The nature of each material used is measured objectively with reference to specific European fire safety standards. Unless excluded by Regulation 7(3) all materials used must achieve European Classification A2-s1, d0 or Class A1 (classified in accordance with BS EN 13501-1:2007+A1:2009). In practice this means that the materials used must not contribute to fire growth nor to the fully developed fire (Class A1), or at a minimum must not significantly contribute to the fire growth and fire load in a fully developed fire (Class A2) and have only weak or no smoke (A2-s1) and no dripping (d0).
It is unclear whether further amendments to the Building Regulations will follow in order to incorporate existing buildings where combustible materials have been used and refurbishment work is not expected to take place in the near future.
The government’s formal response to the Report was published earlier this week with the government deciding to implement all 53 of the Report’s recommendations. Before implementing them at scale, the government will trial features of the new system to make sure they are effective. This will be done by introducing a new Joint Regulators Group (JRG) to develop and pilot new methods of regulation. Thereafter the JRG will assist with the transition to the new regulatory framework. The JRG will combine the knowledge of the Health and Safety Executive, Local Authority Building Control, the National Fire Chiefs’ Council and the Local Government Association.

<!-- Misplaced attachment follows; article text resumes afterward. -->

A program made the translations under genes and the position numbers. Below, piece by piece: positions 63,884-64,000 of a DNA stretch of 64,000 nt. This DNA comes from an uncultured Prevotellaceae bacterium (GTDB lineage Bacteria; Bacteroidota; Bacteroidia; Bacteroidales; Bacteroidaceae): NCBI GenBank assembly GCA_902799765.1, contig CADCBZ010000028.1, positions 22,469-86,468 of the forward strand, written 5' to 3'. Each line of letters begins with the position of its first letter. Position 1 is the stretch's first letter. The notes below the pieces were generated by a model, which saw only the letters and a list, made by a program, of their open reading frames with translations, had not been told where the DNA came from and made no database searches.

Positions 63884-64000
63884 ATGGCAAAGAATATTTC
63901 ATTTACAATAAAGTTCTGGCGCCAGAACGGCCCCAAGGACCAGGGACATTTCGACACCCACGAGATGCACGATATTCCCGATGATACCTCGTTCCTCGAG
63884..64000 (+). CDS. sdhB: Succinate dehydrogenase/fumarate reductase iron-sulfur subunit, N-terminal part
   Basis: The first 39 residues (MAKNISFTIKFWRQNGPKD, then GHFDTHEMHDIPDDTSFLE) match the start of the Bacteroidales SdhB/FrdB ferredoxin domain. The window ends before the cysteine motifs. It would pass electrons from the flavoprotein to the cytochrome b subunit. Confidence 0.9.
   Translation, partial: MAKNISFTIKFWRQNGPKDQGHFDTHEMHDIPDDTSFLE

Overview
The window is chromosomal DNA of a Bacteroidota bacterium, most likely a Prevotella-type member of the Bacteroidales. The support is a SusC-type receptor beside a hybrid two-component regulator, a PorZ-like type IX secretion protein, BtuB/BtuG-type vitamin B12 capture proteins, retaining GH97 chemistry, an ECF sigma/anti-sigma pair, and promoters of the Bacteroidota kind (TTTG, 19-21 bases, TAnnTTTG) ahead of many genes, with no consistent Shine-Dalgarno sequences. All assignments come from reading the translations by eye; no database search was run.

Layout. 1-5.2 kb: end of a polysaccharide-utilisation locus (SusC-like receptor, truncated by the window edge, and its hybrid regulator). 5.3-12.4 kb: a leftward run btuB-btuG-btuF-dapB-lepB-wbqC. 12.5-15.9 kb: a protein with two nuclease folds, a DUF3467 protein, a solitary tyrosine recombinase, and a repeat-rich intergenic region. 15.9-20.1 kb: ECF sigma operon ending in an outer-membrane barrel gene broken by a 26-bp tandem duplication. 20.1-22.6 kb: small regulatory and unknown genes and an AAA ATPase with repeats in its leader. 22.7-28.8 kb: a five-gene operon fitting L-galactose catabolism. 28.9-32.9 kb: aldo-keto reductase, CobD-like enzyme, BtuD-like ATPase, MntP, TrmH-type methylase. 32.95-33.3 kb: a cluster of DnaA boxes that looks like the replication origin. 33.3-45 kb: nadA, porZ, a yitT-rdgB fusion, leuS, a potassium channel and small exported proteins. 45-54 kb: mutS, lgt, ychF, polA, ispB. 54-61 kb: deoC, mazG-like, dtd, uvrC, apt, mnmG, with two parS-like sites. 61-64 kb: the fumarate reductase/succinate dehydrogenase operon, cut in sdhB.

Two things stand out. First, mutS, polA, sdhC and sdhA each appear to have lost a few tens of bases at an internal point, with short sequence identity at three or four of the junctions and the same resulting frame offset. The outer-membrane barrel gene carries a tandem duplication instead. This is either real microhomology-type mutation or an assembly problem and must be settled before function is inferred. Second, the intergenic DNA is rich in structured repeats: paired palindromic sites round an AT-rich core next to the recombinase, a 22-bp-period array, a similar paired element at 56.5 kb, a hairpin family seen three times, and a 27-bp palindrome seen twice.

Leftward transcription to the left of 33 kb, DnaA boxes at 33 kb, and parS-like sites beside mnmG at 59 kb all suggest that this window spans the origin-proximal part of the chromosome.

Significant steps have already been taken with the implementation of the ban on combustible cladding and the government’s declaration that desktop studies (i.e. assessments in lieu of tests) for external walls on buildings which fall within the remit of the ban will now be prohibited.
The government has not provided a timetable for the introduction of the reforms. It took years to fully implement the provisions provided by the CDM Regulations and it has taken over two decades to develop them into a form which is easily understood by those who are obliged to comply with them. It is likely that the Report’s recommendations will also take a substantial period to shape into a workable form and there may be snags in the Report which are not apparent at this stage. However, those in the industry will recognise that it can take time for defects to be rectified.
The Report has provided a solid foundation for reform but if the ultimate aim is to change the culture of the construction industry for good then you cannot simply paper over the cracks.